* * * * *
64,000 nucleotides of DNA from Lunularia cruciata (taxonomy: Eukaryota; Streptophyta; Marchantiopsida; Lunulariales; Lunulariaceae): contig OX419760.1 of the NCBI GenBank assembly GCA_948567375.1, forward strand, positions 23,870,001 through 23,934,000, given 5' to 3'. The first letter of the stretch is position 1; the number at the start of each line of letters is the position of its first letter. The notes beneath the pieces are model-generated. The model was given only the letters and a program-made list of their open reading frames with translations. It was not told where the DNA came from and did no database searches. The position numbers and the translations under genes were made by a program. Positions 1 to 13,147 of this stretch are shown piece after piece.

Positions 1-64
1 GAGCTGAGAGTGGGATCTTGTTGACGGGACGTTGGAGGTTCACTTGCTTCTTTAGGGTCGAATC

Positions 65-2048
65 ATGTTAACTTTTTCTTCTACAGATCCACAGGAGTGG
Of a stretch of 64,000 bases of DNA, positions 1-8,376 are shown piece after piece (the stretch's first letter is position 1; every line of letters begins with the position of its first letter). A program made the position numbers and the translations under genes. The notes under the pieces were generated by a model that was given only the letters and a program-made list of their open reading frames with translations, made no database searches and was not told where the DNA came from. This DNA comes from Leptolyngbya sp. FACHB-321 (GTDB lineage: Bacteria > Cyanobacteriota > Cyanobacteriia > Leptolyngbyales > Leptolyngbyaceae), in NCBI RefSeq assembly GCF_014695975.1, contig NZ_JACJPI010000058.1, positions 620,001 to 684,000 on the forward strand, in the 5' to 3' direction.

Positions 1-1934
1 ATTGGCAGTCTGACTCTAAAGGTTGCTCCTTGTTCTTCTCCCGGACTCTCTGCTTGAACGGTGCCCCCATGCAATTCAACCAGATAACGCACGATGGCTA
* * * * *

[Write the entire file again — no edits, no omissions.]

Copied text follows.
64,000 nucleotides of DNA from Lunularia cruciata (taxonomy: Eukaryota; Streptophyta; Marchantiopsida; Lunulariales; Lunulariaceae): contig OX419760.1 of the NCBI GenBank assembly GCA_948567375.1, forward strand, positions 23,870,001 through 23,934,000, given 5' to 3'. The first letter of the stretch is position 1; the number at the start of each line of letters is the position of its first letter. The notes beneath the pieces are model-generated. The model was given only the letters and a program-made list of their open reading frames with translations. It was not told where the DNA came from and did no database searches. The position numbers and the translations under genes were made by a program. Positions 1 to 13,147 of this stretch are shown piece after piece.

Positions 1-64
1 GAGCTGAGAGTGGGATCTTGTTGACGGGACGTTGGAGGTTCACTTGCTTCTTTAGGGTCGAATC

Positions 65-2048
65 ATGTTAACTTTTTCTTCTACAGATCCACAGGAGTGG
Of a stretch of 64,000 bases of DNA, positions 1-8,376 are shown piece after piece (the stretch's first letter is position 1; every line of letters begins with the position of its first letter). A program made the position numbers and the translations under genes. The notes under the pieces were generated by a model that was given only the letters and a program-made list of their open reading frames with translations, made no database searches and was not told where the DNA came from. This DNA comes from Leptolyngbya sp. FACHB-321 (GTDB lineage: Bacteria > Cyanobacteriota > Cyanobacteriia > Leptolyngbyales > Leptolyngbyaceae), in NCBI RefSeq assembly GCF_014695975.1, contig NZ_JACJPI010000058.1, positions 620,001 to 684,000 on the forward strand, in the 5' to 3' direction.

Positions 1-1934
1 ATTGGCAGTCTGACTCTAAAGGTTGCTCCTTGTTCTTCTCCCGGACTCTCTGCTTGAACGGTGCCCCCATGCAATTCAACCAGATAACGCACGATGGCTA